In the OP's case, we don't know the advertised bandwidth the ISP is supposed to provide. We don't know what actual speedtest shows on a wired computer, or wireless one. We don't know what all the devices are, nor there wireless requests. We don't know of any interference in the environment. And we don't know the specific router model or its firmware.

Now we get to what these dang users are trying to accomplish on the internet.

I don't understand how you are so sure the router is not the weak link. The smallnetbuilder page shows that there is a wide divergence of performance among routers. There could be a specific performance problem in that v1 model of WRT54G2. I see there are hardware models 1.0, 1.3, and 1.5. No firmware updates for 1.0 or 1.3 hardware. Now that I dug deeper, I am convinced the OP will see better results with a newer router.

Rather than finding a single bottleneck, I consider all of the potential failure points (bottlenecks, if you will). Experience tells me that there is usually an interaction of more than one failure point. For instance, the older router is a weak link in that it does not have newer features which address streaming. However, some of the devices may be having problems with the security on the router. And I don't assume that the ISP is delivering high-speed until I test it.

There are many things that could be discussed, but I'd buy a router to replace the 2008 model, and move on from there.
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Old 05-16-2014, 06:47 AM   #26
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the router is linksys wrt54g2 v1 and believe it or not the wired download speed on my desktop actually dropped to 1.7mbps. surprised by that. I might have to call centurylink and see what is going on with them.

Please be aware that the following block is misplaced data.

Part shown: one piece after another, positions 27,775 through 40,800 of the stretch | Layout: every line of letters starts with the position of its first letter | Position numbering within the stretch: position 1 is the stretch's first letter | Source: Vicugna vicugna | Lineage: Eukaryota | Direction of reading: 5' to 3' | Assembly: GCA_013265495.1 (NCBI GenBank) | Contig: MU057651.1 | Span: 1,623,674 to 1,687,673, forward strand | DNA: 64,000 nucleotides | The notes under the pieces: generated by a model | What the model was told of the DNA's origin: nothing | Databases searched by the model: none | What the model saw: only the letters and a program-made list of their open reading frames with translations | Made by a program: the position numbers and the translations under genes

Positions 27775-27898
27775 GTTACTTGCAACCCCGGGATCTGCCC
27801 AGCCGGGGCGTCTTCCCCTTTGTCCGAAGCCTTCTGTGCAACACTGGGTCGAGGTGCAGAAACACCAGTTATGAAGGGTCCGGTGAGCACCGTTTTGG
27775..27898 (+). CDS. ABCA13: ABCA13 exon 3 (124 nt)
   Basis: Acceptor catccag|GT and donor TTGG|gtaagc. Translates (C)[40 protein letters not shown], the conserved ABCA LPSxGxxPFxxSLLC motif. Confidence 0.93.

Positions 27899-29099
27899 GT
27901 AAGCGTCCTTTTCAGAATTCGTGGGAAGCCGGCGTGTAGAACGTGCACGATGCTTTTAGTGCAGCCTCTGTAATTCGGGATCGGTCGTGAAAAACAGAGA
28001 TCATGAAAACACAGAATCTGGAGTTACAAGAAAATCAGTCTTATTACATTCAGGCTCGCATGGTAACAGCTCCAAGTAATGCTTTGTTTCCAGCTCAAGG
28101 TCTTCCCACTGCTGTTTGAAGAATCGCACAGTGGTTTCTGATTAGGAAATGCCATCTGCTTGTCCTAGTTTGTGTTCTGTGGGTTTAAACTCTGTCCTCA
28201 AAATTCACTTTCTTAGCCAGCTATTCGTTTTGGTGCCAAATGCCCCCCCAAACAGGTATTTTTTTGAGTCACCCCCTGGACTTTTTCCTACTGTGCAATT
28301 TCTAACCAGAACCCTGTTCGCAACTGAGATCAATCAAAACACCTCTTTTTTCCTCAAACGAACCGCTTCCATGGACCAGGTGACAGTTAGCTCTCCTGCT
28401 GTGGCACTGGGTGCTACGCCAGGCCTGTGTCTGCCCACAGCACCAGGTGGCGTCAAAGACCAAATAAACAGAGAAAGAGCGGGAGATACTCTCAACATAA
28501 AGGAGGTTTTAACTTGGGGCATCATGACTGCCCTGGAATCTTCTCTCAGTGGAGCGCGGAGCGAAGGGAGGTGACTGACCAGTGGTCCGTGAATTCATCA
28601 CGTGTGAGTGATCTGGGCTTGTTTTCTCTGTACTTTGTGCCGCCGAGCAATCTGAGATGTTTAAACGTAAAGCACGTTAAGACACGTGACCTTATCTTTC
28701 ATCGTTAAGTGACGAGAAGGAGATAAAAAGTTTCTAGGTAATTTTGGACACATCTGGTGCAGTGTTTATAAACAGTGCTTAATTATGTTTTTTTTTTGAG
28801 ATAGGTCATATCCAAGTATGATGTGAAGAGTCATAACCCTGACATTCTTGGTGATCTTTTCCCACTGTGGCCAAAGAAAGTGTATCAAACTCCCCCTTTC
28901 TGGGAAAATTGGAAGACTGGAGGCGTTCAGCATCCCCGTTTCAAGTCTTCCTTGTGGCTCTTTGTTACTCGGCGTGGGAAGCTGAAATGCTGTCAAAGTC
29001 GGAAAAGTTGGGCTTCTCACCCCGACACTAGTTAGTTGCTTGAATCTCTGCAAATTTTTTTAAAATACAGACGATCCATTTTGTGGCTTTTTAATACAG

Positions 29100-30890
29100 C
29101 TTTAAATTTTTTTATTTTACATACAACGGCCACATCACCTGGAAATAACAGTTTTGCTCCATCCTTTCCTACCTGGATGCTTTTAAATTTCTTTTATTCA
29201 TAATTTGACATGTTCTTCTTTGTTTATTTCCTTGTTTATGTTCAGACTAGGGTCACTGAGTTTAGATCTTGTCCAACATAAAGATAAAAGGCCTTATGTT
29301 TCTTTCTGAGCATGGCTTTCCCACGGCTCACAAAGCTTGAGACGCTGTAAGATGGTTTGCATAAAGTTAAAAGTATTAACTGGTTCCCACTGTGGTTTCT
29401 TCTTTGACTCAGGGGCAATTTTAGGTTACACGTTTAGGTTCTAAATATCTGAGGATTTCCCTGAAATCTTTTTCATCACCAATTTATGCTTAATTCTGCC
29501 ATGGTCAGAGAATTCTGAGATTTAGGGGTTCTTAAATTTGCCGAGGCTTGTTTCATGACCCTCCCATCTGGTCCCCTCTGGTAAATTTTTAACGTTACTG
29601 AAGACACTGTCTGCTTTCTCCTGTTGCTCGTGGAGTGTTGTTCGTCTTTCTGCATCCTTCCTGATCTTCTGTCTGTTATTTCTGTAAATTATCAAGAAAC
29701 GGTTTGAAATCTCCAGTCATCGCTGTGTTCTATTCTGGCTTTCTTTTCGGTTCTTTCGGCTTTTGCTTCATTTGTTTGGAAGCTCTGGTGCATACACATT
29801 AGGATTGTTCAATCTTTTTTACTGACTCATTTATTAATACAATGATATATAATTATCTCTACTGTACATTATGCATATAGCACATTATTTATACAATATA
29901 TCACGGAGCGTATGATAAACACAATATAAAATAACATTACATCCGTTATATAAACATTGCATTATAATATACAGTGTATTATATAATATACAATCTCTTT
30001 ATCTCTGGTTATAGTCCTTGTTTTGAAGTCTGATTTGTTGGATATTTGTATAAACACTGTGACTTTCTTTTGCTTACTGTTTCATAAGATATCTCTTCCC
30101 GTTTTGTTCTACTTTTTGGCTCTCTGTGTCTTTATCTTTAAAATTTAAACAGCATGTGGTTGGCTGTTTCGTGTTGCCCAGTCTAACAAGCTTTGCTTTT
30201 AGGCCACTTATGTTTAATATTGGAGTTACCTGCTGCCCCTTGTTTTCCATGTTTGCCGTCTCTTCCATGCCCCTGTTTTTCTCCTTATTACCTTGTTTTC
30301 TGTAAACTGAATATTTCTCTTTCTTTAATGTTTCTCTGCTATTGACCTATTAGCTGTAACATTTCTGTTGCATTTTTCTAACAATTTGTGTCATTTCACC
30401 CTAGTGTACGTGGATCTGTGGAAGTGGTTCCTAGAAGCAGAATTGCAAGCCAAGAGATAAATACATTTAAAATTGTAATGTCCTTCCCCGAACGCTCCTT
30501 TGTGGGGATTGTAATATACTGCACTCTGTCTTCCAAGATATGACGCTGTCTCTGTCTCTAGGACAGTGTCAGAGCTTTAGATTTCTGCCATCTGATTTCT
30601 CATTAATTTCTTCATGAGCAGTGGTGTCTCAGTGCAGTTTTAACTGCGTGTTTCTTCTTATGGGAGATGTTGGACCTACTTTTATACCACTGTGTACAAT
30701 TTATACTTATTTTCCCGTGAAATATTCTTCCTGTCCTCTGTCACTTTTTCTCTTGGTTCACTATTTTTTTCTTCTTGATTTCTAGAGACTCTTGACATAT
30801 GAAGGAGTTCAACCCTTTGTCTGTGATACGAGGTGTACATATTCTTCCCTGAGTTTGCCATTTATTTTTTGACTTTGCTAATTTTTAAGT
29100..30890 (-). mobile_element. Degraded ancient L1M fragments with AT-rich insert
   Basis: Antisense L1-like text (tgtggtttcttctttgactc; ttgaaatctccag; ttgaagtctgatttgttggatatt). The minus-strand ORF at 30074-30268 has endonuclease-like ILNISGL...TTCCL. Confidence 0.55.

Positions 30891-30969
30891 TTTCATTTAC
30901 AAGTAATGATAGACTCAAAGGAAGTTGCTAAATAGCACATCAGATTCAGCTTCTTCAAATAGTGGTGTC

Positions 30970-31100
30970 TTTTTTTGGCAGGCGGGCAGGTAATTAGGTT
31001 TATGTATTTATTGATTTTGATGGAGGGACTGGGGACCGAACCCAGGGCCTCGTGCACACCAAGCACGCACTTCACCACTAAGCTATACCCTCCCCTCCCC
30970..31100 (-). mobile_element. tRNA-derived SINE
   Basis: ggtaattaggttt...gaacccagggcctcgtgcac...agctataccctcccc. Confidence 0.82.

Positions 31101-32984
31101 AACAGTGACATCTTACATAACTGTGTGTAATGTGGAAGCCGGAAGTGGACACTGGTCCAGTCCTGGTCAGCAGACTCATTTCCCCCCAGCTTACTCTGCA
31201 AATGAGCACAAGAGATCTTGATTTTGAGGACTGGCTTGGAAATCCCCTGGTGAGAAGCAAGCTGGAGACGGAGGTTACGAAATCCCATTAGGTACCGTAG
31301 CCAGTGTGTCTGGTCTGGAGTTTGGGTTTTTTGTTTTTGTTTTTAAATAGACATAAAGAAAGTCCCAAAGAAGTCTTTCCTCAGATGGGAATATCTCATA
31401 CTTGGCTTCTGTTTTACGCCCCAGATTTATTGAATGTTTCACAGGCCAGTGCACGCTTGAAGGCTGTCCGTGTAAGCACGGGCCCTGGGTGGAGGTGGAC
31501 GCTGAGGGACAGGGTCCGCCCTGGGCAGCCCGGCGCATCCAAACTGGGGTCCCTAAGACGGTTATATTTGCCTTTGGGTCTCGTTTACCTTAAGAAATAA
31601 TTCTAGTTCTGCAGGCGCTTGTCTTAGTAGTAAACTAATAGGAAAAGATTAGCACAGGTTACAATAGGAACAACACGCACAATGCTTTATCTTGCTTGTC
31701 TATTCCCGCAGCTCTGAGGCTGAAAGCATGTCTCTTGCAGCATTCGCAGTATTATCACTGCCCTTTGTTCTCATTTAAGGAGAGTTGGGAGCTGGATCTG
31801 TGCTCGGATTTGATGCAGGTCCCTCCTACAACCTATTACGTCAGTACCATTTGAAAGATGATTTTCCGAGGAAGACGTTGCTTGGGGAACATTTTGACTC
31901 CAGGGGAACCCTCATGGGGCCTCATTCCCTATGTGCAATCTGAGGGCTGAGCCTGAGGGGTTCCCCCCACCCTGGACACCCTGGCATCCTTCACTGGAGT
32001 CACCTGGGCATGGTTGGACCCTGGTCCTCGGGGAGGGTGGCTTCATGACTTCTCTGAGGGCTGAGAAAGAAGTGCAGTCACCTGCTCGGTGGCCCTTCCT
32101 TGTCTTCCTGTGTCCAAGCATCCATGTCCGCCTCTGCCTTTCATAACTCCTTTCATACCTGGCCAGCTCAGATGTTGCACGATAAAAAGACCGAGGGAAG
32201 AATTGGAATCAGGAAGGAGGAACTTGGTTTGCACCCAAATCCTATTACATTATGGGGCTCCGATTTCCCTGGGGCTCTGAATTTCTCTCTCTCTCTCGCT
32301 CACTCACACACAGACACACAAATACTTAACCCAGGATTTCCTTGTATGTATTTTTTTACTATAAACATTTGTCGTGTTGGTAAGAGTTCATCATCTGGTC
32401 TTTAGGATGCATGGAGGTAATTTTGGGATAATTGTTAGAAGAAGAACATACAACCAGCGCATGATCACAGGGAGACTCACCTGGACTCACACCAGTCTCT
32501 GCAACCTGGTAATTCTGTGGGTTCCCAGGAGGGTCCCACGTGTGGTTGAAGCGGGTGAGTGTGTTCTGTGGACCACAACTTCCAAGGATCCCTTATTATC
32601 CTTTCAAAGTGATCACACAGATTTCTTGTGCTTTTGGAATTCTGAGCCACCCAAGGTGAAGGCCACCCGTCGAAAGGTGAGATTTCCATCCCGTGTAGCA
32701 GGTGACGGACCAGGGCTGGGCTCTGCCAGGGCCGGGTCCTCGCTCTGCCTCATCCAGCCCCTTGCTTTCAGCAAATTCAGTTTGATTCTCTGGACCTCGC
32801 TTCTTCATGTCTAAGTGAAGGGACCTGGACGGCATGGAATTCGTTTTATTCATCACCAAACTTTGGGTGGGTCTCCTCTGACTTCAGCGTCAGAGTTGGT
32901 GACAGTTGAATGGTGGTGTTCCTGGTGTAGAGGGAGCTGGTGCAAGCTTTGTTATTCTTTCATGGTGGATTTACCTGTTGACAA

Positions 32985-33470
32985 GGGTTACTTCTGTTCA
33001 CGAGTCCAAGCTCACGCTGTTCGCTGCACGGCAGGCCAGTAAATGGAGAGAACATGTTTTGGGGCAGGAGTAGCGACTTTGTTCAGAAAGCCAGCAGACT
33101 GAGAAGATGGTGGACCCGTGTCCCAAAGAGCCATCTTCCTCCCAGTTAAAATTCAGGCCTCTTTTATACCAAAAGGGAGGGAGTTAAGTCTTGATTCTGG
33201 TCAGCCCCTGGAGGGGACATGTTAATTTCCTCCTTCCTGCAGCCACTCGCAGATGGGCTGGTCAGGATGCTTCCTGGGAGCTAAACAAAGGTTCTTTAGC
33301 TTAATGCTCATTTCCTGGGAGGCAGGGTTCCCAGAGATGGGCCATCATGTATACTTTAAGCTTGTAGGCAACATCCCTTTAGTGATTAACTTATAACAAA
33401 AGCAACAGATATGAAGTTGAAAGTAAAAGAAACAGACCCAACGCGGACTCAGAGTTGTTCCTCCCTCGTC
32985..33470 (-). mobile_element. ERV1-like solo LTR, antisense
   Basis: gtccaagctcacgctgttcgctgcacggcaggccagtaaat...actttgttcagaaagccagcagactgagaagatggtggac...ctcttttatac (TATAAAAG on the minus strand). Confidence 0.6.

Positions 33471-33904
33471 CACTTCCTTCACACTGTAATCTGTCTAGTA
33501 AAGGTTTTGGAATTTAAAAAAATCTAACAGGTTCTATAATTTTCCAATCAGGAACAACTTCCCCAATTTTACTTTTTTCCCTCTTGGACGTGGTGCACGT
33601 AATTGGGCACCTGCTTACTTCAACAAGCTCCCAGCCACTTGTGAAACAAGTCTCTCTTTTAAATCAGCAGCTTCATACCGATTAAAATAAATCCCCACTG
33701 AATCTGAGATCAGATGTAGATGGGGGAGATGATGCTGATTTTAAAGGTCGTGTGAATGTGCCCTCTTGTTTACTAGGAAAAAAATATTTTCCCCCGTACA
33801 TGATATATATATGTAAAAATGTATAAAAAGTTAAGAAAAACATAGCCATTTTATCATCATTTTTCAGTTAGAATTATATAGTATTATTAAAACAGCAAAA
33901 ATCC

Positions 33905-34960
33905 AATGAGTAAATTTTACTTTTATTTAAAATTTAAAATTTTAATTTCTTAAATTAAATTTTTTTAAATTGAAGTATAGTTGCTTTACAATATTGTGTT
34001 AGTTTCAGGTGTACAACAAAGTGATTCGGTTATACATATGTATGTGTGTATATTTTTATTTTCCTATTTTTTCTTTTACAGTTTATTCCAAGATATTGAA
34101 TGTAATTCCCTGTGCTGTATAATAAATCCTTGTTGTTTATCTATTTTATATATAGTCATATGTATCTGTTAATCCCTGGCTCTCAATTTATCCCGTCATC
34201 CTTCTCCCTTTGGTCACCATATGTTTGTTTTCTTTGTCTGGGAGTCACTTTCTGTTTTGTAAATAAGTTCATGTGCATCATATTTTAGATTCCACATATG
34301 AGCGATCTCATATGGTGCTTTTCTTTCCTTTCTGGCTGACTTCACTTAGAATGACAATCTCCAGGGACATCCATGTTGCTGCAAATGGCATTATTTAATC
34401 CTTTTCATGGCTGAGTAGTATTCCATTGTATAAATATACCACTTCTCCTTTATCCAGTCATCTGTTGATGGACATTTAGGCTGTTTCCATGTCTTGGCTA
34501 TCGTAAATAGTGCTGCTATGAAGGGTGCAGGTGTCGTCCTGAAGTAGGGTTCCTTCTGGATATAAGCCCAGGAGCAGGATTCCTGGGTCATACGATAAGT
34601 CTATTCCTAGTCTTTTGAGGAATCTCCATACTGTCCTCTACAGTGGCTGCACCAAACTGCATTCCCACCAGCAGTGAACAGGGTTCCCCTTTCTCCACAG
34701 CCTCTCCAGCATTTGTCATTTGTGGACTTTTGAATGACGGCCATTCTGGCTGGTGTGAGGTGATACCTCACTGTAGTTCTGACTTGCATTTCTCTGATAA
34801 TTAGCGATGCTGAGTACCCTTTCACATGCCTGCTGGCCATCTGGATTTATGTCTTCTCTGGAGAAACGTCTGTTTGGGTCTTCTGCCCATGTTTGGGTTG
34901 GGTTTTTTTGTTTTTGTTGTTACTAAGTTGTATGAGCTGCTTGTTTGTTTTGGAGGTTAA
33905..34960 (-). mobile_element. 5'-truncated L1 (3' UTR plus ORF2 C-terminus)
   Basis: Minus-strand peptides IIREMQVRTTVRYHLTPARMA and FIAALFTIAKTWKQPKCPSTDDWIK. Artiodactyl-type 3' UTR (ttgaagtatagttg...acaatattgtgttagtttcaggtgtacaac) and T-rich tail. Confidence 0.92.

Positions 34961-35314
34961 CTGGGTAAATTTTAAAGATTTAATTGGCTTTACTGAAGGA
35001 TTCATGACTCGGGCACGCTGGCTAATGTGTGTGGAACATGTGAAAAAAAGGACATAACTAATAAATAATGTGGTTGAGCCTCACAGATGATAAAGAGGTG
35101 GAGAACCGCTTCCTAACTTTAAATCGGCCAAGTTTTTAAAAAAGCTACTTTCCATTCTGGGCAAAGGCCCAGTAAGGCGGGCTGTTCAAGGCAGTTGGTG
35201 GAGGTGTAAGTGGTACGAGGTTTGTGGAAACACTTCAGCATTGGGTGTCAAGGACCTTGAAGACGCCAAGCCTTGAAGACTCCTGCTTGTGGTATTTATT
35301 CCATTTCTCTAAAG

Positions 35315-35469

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Old 05-16-2014, 07:44 AM   #27
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the router is linksys wrt54g2 v1 and believe it or not the wired download speed on my desktop actually dropped to 1.7mbps. surprised by that. I might have to call centurylink and see what is going on with them.
That's what we were trying to get to. On connections like DSL and cable the connection is shared and can slow down a lot when everyone in the area is streaming at the same time. Evenings are usually the worst.

To check the ISP speed though you plug in directly to the ISP device ( cable/DSL modem ) then run speedtest. This will take the wireless router out the loop. You may need to do this several times with and without your router to get an idea of the differences.
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Old 05-16-2014, 09:14 AM   #28
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The WRT-54G v1 model is very old, and scored near the bottom of the results posted at ...
I don't care if it is at the bottom of some list. The question is, can it perform adequately for the OP? With a ~ 2Mbps ISP, a router with the specs listed (802.11g at 54Mbps) and Wireless-B (802.11b at 11Mbps) should not be the bottleneck.

Quote:
but a firmware update could eliminate certain problems the OP is having.
We don't know what his problems are. We need to bypass the router and do some tests to determine that.

Quote:
Newer routers have so many features, I personally think a new one is in order. However, that is just me.
Maybe, but I don't see where he is asking about any of these 'newer features', he just wants to be able to access multiple video streams - pretty basic.


Quote: